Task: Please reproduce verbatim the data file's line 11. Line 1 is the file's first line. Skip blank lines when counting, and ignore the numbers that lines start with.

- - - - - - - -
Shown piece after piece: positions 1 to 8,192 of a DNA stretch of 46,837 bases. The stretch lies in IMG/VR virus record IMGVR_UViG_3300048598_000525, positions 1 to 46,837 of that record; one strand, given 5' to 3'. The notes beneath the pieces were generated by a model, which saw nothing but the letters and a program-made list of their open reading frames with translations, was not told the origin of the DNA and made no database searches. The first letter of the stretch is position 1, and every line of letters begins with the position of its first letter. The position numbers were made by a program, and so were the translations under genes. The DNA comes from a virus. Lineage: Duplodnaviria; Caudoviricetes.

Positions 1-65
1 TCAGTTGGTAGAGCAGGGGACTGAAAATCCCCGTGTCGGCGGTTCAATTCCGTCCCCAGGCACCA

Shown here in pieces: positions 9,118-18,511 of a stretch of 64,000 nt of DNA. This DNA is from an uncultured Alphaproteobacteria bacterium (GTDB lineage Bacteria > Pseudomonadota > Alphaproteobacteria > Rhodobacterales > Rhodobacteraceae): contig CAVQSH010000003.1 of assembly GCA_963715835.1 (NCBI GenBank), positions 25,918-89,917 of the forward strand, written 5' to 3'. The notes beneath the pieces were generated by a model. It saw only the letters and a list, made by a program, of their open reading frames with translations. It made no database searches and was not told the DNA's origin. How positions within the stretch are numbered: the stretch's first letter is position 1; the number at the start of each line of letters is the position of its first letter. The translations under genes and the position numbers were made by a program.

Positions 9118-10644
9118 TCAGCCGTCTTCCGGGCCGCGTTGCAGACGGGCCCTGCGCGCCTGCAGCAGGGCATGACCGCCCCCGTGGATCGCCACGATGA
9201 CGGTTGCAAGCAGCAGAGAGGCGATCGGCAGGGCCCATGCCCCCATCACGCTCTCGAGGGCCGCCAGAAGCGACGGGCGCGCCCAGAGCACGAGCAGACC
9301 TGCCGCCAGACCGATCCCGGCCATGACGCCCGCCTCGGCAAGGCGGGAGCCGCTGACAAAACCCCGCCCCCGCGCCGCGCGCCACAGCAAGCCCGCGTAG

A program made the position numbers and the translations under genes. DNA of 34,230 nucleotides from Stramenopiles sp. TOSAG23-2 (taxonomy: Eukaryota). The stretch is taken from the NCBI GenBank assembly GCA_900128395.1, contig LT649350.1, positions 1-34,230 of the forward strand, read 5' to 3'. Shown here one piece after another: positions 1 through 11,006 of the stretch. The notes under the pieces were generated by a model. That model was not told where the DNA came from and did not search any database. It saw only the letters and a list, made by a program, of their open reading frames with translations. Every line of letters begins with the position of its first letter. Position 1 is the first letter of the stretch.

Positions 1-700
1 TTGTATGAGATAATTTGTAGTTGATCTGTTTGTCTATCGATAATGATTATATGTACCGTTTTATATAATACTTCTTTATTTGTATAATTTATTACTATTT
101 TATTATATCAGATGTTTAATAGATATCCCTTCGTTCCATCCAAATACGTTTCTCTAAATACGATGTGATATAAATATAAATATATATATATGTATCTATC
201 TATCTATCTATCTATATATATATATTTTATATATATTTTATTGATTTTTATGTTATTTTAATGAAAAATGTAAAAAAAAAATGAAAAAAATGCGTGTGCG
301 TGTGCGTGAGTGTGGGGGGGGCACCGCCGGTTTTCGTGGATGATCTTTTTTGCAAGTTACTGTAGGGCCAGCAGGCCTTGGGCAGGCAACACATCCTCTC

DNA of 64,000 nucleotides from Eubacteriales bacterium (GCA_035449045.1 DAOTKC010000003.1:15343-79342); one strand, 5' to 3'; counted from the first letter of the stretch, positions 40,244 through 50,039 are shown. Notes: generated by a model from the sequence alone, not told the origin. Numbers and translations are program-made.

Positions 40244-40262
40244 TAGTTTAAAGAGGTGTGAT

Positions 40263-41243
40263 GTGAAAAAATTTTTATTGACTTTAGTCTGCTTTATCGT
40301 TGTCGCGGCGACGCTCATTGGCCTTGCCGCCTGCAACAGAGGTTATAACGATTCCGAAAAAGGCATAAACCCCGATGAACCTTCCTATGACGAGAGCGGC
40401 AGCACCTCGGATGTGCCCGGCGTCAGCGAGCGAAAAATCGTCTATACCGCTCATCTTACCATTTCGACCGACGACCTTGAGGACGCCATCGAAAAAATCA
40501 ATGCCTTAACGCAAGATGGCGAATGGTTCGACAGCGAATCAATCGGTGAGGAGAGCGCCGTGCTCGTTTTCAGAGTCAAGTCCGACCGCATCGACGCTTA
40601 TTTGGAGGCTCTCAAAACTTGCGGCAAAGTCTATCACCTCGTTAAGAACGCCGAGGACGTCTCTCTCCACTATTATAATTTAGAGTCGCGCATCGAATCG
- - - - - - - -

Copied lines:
1 TTGTATGAGATAATTTGTAGTTGATCTGTTTGTCTATCGATAATGATTATATGTACCGTTTTATATAATACTTCTTTATTTGTATAATTTATTACTATTT